Falls #7
Dan was the guy that first explored Bradley Creek and came back with some stunning photos of new waterfalls.  He was perfectly willing to go back as a tour guide, but he had another idea as well.  During the waterfall "off season", he had been out scouting some of the Jeep trails for ways into previously uncharted territory.  One of those areas he wanted to check out was Still Hollow, a fairly large chunk of the Ozarks between Highway 7 and Indian Creek.  This is the Indian Creek between Dover and Pelsor, not a more famous one in the Buffalo National River area.
Wilburn Falls
After checking out Still Hollow on the Topo maps, it looked a little formidable.  A large drainage system with lots of creeks running up off the main creek through the valley, very steep slopes, and absolutely no roads going into it.  Excellent!  it's little wonder I have never seen any photos of this area, nor any mention of it anywhere, for that matter.  A search only turned up a Still Hollow in Little Rock, some kind of citified walking trail.  Google Earth and Panoramio had no photos or other tags in Still Hollow.  150 years ago, people lived all over these remote hollows, but in modern times, this looked like one of those places no one ever goes to.  Exactly the kind of place I like to explore for new waterfalls.

Falls #5
Everyone knows how much I like getting out in the wilderness, especially if there is a waterfall factored into the equation.  One of the things I find particularly satisfying is to go into areas that no one else does and finding waterfalls that no one else has documented.  It is always nice to get far away from civilization and take in some of the natural beauty God bestowed on this area, but when you have no idea what you will find and come to a new waterfall, it's a somewhat thrilling experience.  Still Hollow turned out to be one of those great experiences.

Houston Falls
Getting there is fairly simple and straightforward.  From the Dover Supermarket (intersection of Highways 7 and 27), go north on Highway 7 for 24.3 miles.  This will take you just past the small community of Freeman Springs.  Like many communities in northwest Arkansas, don't expect a bunch of houses or a sign or anything.  Turn left (southwest) onto CR-1828, a.k.a. Silver Point Lane or Silver Point Trail.  After 1.3 miles, the county road stops and it really is just a trail, or what we call a Jeep road.  If you don't have a good 4WD vehicle, stop and park here.  Silver Point Trail runs down the spur of the ridge along the north edge of Still Hollow.  We followed it for an additional 0.6 miles until a very large tree across the Jeep road blocked us from going further, then parked at the GPS coordinates listed above.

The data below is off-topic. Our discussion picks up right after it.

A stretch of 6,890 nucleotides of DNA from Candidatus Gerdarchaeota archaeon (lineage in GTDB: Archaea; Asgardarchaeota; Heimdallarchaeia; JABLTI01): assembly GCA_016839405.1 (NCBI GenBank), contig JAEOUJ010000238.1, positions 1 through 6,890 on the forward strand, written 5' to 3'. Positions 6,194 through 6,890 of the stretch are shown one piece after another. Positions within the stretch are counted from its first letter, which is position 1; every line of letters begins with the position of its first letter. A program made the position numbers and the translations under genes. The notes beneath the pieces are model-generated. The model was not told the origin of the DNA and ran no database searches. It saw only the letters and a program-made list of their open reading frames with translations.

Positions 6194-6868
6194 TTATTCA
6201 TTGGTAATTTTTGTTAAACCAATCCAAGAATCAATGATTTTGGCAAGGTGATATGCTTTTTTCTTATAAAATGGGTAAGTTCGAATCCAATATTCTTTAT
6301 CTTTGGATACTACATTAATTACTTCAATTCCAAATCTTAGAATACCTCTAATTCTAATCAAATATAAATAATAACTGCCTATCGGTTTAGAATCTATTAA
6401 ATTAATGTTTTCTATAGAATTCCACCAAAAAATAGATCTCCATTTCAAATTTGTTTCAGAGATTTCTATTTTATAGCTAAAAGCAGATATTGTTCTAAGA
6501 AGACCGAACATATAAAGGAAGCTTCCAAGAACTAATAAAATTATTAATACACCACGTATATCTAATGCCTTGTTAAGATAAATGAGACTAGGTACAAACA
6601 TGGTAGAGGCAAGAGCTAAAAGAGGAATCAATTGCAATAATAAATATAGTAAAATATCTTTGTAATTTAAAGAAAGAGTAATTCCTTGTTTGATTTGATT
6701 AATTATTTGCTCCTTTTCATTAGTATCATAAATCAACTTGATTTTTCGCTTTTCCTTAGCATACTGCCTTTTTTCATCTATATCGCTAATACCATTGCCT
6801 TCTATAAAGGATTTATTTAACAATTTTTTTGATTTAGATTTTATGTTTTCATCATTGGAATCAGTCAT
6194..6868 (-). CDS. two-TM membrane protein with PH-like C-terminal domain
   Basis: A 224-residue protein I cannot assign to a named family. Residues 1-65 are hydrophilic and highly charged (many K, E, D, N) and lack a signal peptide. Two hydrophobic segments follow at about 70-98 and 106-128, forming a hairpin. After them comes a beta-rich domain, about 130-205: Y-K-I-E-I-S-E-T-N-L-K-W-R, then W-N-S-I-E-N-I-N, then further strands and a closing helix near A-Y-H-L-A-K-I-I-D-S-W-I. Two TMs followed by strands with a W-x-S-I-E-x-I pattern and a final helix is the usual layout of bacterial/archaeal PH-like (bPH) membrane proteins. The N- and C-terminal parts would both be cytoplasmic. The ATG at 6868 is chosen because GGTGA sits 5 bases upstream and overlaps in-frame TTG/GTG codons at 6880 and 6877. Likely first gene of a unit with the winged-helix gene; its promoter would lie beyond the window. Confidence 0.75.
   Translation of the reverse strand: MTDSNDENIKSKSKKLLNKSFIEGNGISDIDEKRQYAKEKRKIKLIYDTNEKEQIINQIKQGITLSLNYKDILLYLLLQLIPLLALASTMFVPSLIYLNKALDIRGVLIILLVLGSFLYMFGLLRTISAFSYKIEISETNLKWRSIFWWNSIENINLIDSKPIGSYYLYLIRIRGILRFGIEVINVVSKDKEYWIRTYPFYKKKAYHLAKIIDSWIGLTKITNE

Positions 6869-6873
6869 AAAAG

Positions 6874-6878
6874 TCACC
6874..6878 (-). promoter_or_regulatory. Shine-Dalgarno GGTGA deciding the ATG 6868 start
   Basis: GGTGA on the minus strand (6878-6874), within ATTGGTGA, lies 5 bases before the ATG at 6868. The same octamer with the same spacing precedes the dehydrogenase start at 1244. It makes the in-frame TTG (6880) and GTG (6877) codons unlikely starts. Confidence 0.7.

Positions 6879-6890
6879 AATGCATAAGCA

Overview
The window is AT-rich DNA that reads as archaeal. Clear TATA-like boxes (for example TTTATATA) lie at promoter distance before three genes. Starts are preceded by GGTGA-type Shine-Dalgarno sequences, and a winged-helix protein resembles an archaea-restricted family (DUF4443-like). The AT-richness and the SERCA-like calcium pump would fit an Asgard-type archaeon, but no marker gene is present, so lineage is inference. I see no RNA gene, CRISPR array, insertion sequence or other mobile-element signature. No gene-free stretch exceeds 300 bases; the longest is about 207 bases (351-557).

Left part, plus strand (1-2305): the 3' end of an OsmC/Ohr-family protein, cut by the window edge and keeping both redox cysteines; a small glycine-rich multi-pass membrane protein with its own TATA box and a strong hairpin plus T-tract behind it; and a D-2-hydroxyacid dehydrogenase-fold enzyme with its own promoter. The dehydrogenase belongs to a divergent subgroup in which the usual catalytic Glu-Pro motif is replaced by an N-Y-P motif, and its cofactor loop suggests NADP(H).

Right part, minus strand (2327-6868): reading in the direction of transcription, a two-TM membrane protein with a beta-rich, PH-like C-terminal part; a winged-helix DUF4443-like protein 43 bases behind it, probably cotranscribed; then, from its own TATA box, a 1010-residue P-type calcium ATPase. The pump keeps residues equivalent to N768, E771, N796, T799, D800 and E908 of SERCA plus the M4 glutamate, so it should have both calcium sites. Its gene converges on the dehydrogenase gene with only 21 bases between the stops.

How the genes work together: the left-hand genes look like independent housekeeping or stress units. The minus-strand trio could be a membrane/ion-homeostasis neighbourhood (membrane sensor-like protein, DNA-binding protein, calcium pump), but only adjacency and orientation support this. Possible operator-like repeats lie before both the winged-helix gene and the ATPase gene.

Falls #4
There was a small creek running from where we parked on Silver Point Trail down into a hollow on one of the prongs of Still Hollow, so we decided it was as good a place to start as any, and followed this creek down to the larger creek in this prong.  A short word on some of the terminology I use all the time;  "hollow" and "valley" could be used interchangeably, but I think of "valleys" as being broader, longer, and less slope.  "Hollow" is the term I use for drainages with creeks running only a mile or so, with steep sides and a relatively steep slope up to the creek itself.  Most hollows in the Ozarks have a number of smaller side creeks feeding into the main creek running the length of the hollow.   On the Topo maps, these tend to look like prongs on a fork, so I refer to these side drainages as "prongs".   Okay, that's it for the hillbilly grammar lesson.  For now.

Falls #1